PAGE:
Learn about diagnosis, treatment, and research of vocal fold paralysis.
- Unilateral vocal fold paralysis often improves spontaneously over the first 6-12 months after the injury.
- Many treatments exist, including voice and swallow therapy, injection augmentation, and more permanent operations (e.g., framework surgery, reinnervation, arytenoid procedures).
- Decisions about treatment depend on time since injury, the severity of symptoms, and how it is affecting the affected person’s quality of life.
Frequently asked questions about vocal fold paralysis
Can laryngeal EMG confirm diagnosis and guide prognosis?
When the diagnosis is not clear, laryngeal EMG can be helpful to differentiate the cause of the vocal fold immobility and, in some cases, help determine whether vocal fold mobility is likely to return.
Does early injection affect later voice and swallow outcomes?
Early injection augmentation improves voice quality and reduces effort needed to voice. In some cases, it can help with swallowing, but not as consistently as it improves voice. Injection also can improve cough, which is usually weak in the setting of unilateral vocal fold paralysis. This is important for pulmonary toilet (e.g., clearing secretions) particularly when the vocal fold paralysis occurs in the setting of lung disease or neuromuscular disorders.
How soon can I consider framework surgery, arytenoid repositioning, or reinnervation?
These operations are considered permanent “fixes” for the unilateral vocal fold paralysis; thus, we tend to wait between 6 to 12 months before we recommend them. The reason for the delay is that in a majority of cases the injured nerve may recover to some degree, and in many cases, the improvement is sufficient and patients do not require these operations. The mantra is that we do temporary treatments for temporary problems and permanent treatments (like these) for problems that are not going to get better with time.
What voice and swallow measures are most relevant to vocal fold paralysis?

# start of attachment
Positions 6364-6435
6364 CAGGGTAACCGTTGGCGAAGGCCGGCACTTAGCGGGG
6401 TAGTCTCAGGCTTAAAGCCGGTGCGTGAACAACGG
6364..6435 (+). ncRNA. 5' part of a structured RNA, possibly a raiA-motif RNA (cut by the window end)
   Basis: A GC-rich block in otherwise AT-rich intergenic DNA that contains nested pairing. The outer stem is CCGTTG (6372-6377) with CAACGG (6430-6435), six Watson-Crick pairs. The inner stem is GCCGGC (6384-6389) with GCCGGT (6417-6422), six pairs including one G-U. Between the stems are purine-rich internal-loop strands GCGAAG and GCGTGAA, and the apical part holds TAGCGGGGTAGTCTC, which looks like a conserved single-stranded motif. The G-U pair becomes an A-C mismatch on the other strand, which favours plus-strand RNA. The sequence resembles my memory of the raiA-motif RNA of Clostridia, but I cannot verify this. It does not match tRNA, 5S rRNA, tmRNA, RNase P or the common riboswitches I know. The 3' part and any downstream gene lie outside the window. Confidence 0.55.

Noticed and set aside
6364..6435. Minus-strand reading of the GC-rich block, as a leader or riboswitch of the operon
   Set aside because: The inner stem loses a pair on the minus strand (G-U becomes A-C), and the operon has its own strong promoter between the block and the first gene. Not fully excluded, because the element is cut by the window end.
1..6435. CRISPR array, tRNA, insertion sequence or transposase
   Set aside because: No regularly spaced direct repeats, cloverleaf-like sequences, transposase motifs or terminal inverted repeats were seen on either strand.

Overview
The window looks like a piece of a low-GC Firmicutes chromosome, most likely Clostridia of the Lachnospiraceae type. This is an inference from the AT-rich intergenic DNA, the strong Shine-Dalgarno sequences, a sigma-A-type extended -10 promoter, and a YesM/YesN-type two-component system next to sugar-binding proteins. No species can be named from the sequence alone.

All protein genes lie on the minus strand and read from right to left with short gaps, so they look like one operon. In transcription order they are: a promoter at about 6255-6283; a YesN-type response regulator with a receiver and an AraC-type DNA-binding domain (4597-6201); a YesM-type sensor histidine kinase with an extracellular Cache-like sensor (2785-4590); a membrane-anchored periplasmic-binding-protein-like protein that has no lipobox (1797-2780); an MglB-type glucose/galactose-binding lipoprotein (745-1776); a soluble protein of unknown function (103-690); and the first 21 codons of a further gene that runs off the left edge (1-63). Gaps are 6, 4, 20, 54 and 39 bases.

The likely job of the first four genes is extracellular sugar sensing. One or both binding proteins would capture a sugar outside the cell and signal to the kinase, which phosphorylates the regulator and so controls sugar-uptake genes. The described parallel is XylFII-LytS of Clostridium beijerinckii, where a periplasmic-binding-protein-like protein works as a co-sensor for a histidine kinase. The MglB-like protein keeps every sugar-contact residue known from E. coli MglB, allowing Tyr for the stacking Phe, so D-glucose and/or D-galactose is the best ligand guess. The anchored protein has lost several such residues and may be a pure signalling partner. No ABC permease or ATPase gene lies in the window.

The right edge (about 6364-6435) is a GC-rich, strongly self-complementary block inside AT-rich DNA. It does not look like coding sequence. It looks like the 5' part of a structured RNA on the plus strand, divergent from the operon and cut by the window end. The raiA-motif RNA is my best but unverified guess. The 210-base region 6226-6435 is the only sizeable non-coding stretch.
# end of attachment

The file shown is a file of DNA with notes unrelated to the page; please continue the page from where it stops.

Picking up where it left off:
Classically, vocal fold paralysis results in glottal incompetence – reduced laryngeal valving ability due to an impaired ability of the vocal folds to meet at midline. Glottal incompetence manifests as a breathy voice, increased airflow through the larynx, and reduced laryngeal resistance during voicing. Glottal incompetence can also increase the risk of laryngeal penetration and aspiration during swallowing. Voice measures and swallow measures that capture these elements of glottal incompetence (e.g., auditory-perceptual ratings of breathiness, aerodynamic measures of maximum phonation time, mean airflow, and resistance; fluoroscopic and endoscopic assessments of swallow physiology and bolus clearance) are most relevant.
Importantly, vocal fold paralysis has been shown to have a substantial impact on quality-of-life and new tools are being developed to measure this impact. A comprehensive assessment of this disorder should therefore include consideration of quantity-of-life and the patient perspective.
Is there a role for voice therapy?
As vocal fold paralysis is a neuromuscular disorder, it cannot be reversed by voice therapy. Nevertheless, voice therapy often plays an important role in the management of voice difficulties due to paralysis. In some cases, if the paralyzed vocal fold is in an ideal (near-median) position and the patient has mild-to-no perceptual dysphonia and primary issues with endurance and fatigue, voice therapy techniques can be highly effective and medialization may not be needed. In most other cases, voice therapy is indicated as an adjunct to surgical medialization to assist with adjustments in phonatory technique and to manage maladaptive voicing behaviors that may have developed to compensate for glottal incompetence.
Recent vocal fold paralysis research from UW Otolaryngology, Voice and Swallow
Kammer RE, et al. High-resolution manometry and swallow outcomes after vocal fold injection medialization for unilateral vocal fold paralysis/paresis. Head Neck. 2019. [Epub ahead of print] doi: 10.1002/hed.25715.
Comprehensive vocal fold paralysis care at UW Health
UW Health’s Laryngology and Voice and Swallow team offers comprehensive, individualized care for adults and children with vocal fold paralysis. Learn more about our world-class clinical program at UW Health.
You can reach the UW Hospital (Adult) Otolaryngology Clinic at (608) 263-6190 and the American Family Children’s Hospital (Pediatric) Otolaryngology Clinic at (608) 263-6420.